Dutch parliament must keep control of arms exports

29 February 2024

Dutch parliament must keep control of arms exports

Foto: SP

By joining a European defense treaty, the House of
Representatives threatens to lose control over arms exports. A bad
thing, argues Sarah Dobbe, MP for the Socialist Party.

Since the Russian invasion of Ukraine and the war in
the Middle East, investment in the arms industry has boomed. It makes
sense that there is more demand for weapons so that Ukraine is able to
defend itself against Russia. But the lobby for more weapons goes
much further than the war in Ukraine or the threat from Russia.

For example, the European Commission has proposed to increase the
so-called 'European Defence Fund' (EDF) by 1.5 billion euros. The fund
already has a budget of 8 billion euros for the period 2021-2027. One of
the objectives of the fund is to promote the international
competitiveness of the arms industry in the European Union. An
objective that is far from the EU's identity as a peace project and
primarily serves the interests of the arms industry.


Those interests of the industry are huge. Over the past year, the stock
exchange prices of the arms and defense industry have sometimes risen by
25 percent or even 50 percent. Bad news for the world turns out to be
good news for shareholders of the arms industry.

A recent disturbing report by the European Network Against Arms Trade,
an anti-arms trade network, shows that the lobby and influence of the
arms industry in the call for militarization in Europe is substantial.
They even reach the European Commission.

The network also rightly warns that the focus on strengthening the arms
industry is at the expense of the focus on diplomacy and peace building.
As a result, peace does not come any closer. It is also warned of the
consequences of a global arms race, because
with more production of weapons, more weapons also have to be sold. In
this way, it fuels war and repression around the world.

Where are all those weapons going? This last question is more important
than ever. In principle, it is now the case that the export of weapons
from the Netherlands is tested for the possible use of these weapons in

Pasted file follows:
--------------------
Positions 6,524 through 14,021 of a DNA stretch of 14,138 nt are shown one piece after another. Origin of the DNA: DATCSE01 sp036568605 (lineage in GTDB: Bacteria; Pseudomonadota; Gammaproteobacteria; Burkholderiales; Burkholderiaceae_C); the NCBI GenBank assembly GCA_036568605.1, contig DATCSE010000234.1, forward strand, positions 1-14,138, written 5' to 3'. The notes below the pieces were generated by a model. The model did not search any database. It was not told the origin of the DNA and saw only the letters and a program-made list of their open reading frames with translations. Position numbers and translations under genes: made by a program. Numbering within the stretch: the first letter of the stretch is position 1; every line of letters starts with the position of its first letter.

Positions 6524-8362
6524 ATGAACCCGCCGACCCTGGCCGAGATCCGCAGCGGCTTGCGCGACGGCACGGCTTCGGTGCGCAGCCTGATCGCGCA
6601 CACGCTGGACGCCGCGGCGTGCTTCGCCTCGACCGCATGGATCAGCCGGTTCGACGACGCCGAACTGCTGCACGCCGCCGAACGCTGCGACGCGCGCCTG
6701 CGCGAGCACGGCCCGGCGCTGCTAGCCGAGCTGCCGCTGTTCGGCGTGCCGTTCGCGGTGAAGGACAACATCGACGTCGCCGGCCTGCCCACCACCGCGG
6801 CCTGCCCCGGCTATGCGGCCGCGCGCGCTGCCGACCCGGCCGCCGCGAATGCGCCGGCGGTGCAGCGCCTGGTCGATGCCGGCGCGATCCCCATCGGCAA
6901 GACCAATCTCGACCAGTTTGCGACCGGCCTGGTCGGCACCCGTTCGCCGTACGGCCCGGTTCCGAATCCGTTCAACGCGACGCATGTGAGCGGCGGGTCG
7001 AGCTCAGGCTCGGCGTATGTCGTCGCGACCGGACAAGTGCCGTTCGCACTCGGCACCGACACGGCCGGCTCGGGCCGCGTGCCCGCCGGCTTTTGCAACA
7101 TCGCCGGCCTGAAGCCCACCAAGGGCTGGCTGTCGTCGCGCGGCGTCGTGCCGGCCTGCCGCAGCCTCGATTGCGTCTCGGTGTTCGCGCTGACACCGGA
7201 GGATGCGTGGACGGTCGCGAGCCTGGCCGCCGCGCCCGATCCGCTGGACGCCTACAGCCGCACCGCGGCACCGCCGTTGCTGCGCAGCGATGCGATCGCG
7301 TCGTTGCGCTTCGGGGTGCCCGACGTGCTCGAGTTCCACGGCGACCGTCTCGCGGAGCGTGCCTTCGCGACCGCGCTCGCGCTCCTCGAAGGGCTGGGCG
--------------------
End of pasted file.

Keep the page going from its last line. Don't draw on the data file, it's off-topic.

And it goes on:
situations of human rights violations, genocide
and war crimes. Just two weeks ago, the Dutch government lost a case in
the High Court for precisely that reason because of the export of parts
for F-35 fighter aircraft to Israel. The Netherlands are now not
permitted to deliver Israel those parts, at least
until the appeal has been dealt with. This statement shows how
important good control is.

But it is precisely this control that is being ravaged: the Dutch
government wants to join the 'Treaty on export control in the defence
domain'. The essence of the treaty, to which Germany, France and Spain
are also affiliated, is that the exporter of the final
product determines the conditions for export. If the Netherlands
transfers weapon parts to France, for example, and a French manufacturer
assembles the weapons, then France decides on the final export.

Critical reports

History shows that French controls on arms exports are a lot less strict
regarding possible human rights violations than the Netherlands.
Numerous critical reports have appeared on French arms exports to the
United Arab Emirates, Saudi Arabia, Egypt and even
Russia after the invasion of Crimea.

Not only do we have to guard for an arms race where the production of as
many weapons as possible becomes a goal in itself, which mainly
benefits the arms industry and where peace is lost sight of as an end
goal. But we must also be able to ensure that weapons
do not end up in the wrong hands and are used by wrong regimes against
innocent civilians.

For that reason, the Dutch parliament must retain control over arms
exports. We should not leave such a crucial thing as whether or not to
leave arms exports to other countries.

This opinion piece appeared on 29-02-2024 in Trouw

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